No. No Elsa inspiration here, but its that song that’s got to me. That catchy tune that I swear every preschooler in America knows by heart. I’m not sure what those folks over at Disney were thinking. Listen to those lyrics: “Let the storm rage on, the cold never bothered me anyway.” Hmm? Must have been written before Christmas, because guess what? The colds certainly bothering me! Right along with 3/4 of our country right now. Please, god storm stop raging on already!

It’s a snowy mess here in Charlotte. And I know. I know exactly what you’re thinking. You live in Charlotte?! Quit your bitching! This is only the second snow for us southerners. This second snow, however, happens to have fallen on the weekend of my best friends wedding shower. In Cleveland. OHIO.While we’ve only gotten 4 inches, another storm is expected to hit Sunday. A bad one. With freezing rain and snow throughout the mountains, my plans were halted; and I’ve been sulking all day long. Of course it had to happen this weekend. Of course I had to be driving. Of course, I miss out on everything fun. I’m definitely milking my sorrows. I know I can’t do anything about it, but I’m alone, it’s freezing, and I’m pissy.

Here’s my gal and the bride to be, Allie and I back in the day. By the looks on our faces we’ve clearly always shared the same hatred for Winter.


Wah wah wah. Right? Just writing this feels a bit ridiculous. I’ve now ruined my perfectly good afternoon by throwing myself a full-blown pity party. Does missing my friends shower suck, of course. Does my pity party feel well deserved? Oh yeah. But is me wallowing going to help the cause? Certainly not.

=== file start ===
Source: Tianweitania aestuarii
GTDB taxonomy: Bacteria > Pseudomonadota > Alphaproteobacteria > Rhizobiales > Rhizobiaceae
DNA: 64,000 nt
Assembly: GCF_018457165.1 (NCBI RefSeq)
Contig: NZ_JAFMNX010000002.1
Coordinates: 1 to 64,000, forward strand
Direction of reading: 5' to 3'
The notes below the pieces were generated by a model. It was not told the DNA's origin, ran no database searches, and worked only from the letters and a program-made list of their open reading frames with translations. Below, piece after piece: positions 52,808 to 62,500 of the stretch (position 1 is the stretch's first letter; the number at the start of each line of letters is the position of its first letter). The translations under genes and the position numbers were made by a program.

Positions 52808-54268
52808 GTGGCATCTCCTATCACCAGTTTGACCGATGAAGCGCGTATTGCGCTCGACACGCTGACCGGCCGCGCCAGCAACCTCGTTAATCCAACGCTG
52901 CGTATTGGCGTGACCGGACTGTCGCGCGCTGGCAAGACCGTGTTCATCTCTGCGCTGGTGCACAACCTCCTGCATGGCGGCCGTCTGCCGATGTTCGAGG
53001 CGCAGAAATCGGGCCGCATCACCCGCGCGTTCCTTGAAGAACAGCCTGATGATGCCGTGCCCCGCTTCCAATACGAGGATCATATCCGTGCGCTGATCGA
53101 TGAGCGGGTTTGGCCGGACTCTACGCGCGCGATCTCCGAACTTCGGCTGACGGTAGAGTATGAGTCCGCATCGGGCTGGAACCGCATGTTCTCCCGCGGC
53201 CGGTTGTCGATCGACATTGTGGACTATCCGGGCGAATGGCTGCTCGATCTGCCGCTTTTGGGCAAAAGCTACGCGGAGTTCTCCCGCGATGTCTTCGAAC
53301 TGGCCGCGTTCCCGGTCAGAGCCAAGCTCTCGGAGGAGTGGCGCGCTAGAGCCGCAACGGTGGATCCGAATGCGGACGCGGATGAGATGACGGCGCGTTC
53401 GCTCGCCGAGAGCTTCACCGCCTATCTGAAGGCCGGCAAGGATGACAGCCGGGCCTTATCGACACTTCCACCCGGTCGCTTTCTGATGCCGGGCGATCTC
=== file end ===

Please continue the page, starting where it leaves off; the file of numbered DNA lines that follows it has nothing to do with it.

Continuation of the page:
Perhaps you catch yourself doing the same from time to time. Questioning why bad things have happened to you. Or why they have to happen at all? Big or small, terrible things happen every single day. And some are easier to deal with than others. Like receiving a diagnosis of Rheumatoid Arthritis. I’m sure none of you jumped for joy when you got that bit of info, am I right? But you’re dealing. You’re managing. Some days better than others, I’m sure. But overall, you’re doing all right.

Some things we just can’t control, such as a difficult diagnoses or snowstorm. And thankfully, others, we can. Like our attitudes and the choices we make on a daily basis. There’s always going to be terrible things happening, both big and small. But if we allow for the uncontrolled circumstances to take precedence over our thoughts and actions, how will we ever have time to enjoy the things we can control?